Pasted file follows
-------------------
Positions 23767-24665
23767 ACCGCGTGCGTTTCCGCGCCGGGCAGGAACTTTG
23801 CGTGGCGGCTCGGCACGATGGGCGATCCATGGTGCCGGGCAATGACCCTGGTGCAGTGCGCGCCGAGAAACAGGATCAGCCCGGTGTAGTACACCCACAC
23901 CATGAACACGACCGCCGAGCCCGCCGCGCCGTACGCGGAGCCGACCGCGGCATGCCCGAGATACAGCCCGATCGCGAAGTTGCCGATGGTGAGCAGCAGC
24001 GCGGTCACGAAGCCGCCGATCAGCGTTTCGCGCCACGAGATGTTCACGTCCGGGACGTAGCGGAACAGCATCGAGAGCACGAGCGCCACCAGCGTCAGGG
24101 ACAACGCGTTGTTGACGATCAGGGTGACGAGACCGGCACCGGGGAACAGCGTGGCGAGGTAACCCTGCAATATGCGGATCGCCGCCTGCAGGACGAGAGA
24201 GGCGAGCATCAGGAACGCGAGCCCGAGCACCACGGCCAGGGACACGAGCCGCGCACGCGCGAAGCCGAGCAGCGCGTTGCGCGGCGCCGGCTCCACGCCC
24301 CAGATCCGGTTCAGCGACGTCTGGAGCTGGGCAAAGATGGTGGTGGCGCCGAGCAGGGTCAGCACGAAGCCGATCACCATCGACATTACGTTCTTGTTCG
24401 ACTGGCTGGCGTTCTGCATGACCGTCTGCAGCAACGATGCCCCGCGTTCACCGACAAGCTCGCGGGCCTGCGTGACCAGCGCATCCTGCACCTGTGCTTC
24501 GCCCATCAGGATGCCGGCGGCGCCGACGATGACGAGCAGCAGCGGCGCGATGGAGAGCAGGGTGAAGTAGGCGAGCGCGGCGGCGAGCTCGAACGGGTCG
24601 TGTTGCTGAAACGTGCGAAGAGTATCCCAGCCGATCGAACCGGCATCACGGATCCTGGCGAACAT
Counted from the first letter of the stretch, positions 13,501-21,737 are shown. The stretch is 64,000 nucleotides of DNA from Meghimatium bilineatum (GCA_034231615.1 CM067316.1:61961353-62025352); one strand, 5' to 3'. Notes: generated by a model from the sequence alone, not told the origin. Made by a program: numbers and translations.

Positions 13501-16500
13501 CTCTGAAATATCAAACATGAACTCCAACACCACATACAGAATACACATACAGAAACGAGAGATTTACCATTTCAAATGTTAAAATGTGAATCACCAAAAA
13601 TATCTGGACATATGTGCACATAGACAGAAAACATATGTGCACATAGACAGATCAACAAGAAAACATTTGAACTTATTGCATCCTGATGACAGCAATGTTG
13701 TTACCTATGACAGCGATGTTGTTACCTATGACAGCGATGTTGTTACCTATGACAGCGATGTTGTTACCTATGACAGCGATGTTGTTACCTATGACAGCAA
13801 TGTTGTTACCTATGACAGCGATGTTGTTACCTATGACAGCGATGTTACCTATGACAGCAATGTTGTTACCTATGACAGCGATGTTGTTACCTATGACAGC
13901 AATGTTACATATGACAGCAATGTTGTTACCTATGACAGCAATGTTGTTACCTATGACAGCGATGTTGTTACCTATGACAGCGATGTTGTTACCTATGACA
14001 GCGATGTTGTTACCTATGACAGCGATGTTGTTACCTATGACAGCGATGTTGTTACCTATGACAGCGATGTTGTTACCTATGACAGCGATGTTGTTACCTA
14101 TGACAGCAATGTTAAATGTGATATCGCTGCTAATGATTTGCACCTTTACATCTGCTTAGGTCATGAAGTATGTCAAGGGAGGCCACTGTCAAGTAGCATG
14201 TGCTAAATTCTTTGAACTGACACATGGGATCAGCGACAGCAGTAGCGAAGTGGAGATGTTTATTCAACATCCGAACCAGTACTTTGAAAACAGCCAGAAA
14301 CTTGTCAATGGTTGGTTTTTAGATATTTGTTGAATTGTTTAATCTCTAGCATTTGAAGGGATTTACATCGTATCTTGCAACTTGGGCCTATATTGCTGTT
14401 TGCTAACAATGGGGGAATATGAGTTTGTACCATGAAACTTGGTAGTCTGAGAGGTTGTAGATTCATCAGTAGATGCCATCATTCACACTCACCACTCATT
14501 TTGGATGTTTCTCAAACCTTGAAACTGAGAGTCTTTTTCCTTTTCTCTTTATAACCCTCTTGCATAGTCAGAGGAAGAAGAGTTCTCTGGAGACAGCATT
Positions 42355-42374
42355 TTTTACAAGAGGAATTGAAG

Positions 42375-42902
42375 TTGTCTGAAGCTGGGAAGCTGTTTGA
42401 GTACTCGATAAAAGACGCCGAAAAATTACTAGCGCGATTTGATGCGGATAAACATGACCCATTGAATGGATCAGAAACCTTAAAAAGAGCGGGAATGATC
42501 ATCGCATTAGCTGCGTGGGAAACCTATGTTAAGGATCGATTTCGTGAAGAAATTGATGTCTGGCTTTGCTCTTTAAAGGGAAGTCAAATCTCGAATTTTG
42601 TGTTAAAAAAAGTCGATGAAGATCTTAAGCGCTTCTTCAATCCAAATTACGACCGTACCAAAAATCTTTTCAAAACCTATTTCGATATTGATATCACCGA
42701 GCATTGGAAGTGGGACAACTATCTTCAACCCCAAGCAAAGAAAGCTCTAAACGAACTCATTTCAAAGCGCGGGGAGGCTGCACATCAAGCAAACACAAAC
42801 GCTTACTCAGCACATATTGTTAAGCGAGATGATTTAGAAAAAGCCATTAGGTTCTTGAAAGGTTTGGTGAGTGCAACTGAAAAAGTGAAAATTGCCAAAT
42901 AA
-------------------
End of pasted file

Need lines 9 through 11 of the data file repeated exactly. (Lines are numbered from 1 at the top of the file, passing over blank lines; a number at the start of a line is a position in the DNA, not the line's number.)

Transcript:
24401 ACTGGCTGGCGTTCTGCATGACCGTCTGCAGCAACGATGCCCCGCGTTCACCGACAAGCTCGCGGGCCTGCGTGACCAGCGCATCCTGCACCTGTGCTTC
24501 GCCCATCAGGATGCCGGCGGCGCCGACGATGACGAGCAGCAGCGGCGCGATGGAGAGCAGGGTGAAGTAGGCGAGCGCGGCGGCGAGCTCGAACGGGTCG
24601 TGTTGCTGAAACGTGCGAAGAGTATCCCAGCCGATCGAACCGGCATCACGGATCCTGGCGAACAT